Oxygen is an odorless and colorless gas that comprises a major component of air and is critical to animal and plant life.
ME/CFS[edit | edit source]
A 1995 study found oxygen delivery to muscles in ME/CFS was impaired and that there was a 20% reduction in oxidative metabolism.
ME/CFS patients have lower VO2 max scores.
Studies[edit | edit source]
- 2019, Peak Oxygen Uptake in Chronic Fatigue Syndrome/Myalgic Encephalomyelitis: A Meta-Analysis.
See also[edit | edit source]
References[edit | edit source]
- "OXYGEN | definition in the Cambridge English Dictionary". dictionary.cambridge.org. Retrieved Jan 9, 2019.
- Natelson, Benjamin H.; Mccully, Kevin K. (Nov 1, 1999). "Impaired oxygen delivery to muscle in chronic fatigue syndrome". Clinical Science. 97 (5): 603–608. doi:10.1042/cs0970603. ISSN 0143-5221. PMID 10545311.
- Franklin, John Derek; Atkinson, Greg; Atkinson, Janet M.; Batterham, Alan M. (Feb 2019). "Peak Oxygen Uptake in Chronic Fatigue Syndrome/Myalgic Encephalomyelitis: A Meta-Analysis". International Journal of Sports Medicine. 40 (2): 77–87. doi:10.1055/a-0802-9175. ISSN 1439-3964. PMID 30557887.
VO2max - the maximum amount of oxygen the body can utilize during a specified period of usually intense exercise
chronic fatigue syndrome (CFS) - A controversial term, invented by the U.S. Centers for Disease Control, that generally refers to a collection of symptoms as “fatigue”. There have been multiple attempts to come up with a set of diagnostic criteria to define this term, but few of those diagnostic criteria are currently in use. Previous attempts to define this term include the Fukuda criteria and the Oxford criteria. Some view the term as a useful diagnostic category for people with long-term fatigue of unexplained origin. Others view the term as a derogatory term borne out of animus towards patients. Some view the term as a synonym of myalgic encephalomyelitis, while others view myalgic encephalomyelitis as a distinct disease.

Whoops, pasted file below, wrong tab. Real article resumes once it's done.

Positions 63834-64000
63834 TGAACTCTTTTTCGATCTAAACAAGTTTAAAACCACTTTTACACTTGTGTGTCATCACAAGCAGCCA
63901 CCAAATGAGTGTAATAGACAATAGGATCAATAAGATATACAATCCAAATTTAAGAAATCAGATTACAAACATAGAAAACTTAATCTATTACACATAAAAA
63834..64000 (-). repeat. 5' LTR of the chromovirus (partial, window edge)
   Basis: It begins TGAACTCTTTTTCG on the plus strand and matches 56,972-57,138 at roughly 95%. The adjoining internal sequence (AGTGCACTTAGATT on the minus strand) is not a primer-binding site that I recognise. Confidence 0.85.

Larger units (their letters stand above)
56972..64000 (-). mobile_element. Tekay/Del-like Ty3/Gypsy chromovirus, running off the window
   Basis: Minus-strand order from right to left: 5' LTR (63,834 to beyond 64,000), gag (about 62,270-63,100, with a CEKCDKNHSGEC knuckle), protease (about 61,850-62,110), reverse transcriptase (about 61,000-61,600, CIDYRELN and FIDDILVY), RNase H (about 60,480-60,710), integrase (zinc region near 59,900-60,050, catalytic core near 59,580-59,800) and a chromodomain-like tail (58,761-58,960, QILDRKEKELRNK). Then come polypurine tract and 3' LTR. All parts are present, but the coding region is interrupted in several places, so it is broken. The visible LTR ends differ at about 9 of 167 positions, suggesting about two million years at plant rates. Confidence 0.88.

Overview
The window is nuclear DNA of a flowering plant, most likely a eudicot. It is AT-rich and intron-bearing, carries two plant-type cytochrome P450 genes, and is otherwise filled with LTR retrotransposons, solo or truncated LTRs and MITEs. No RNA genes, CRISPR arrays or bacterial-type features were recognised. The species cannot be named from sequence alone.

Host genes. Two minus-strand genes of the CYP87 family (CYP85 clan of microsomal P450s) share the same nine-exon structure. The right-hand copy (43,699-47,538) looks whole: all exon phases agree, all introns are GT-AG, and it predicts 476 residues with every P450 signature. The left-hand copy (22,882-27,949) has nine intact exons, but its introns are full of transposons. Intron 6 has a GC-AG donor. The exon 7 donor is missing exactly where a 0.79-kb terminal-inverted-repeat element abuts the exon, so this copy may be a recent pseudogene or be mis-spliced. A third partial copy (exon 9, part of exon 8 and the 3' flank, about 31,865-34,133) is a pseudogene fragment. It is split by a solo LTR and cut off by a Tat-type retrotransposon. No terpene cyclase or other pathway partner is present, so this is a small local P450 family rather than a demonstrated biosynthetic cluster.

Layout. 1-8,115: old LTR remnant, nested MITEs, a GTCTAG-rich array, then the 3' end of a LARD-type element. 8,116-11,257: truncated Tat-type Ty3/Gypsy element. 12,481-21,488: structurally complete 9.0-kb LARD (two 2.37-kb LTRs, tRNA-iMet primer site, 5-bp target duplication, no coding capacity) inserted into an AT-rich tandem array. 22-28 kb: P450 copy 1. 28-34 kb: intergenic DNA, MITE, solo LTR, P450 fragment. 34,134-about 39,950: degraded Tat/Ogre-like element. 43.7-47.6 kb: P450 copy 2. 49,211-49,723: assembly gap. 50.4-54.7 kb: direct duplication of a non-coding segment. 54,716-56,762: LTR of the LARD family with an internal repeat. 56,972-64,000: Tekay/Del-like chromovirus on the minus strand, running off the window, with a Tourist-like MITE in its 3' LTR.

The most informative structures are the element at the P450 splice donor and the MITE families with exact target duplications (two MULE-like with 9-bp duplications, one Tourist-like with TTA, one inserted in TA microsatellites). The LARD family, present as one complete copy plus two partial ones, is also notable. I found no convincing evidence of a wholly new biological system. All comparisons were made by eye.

myalgic encephalomyelitis (ME) - A disease often marked by neurological symptoms, but fatigue is sometimes a symptom as well. Some diagnostic criteria distinguish it from chronic fatigue syndrome, while other diagnostic criteria consider it to be a synonym for chronic fatigue syndrome. A defining characteristic of ME is post-exertional malaise (PEM), or post-exertional neuroimmune exhaustion (PENE), which is a notable exacerbation of symptoms brought on by small exertions. PEM can last for days or weeks. Symptoms can include cognitive impairments, muscle pain (myalgia), trouble remaining upright (orthostatic intolerance), sleep abnormalities, and gastro-intestinal impairments, among others. An estimated 25% of those suffering from ME are housebound or bedbound. The World Health Organization (WHO) classifies ME as a neurological disease.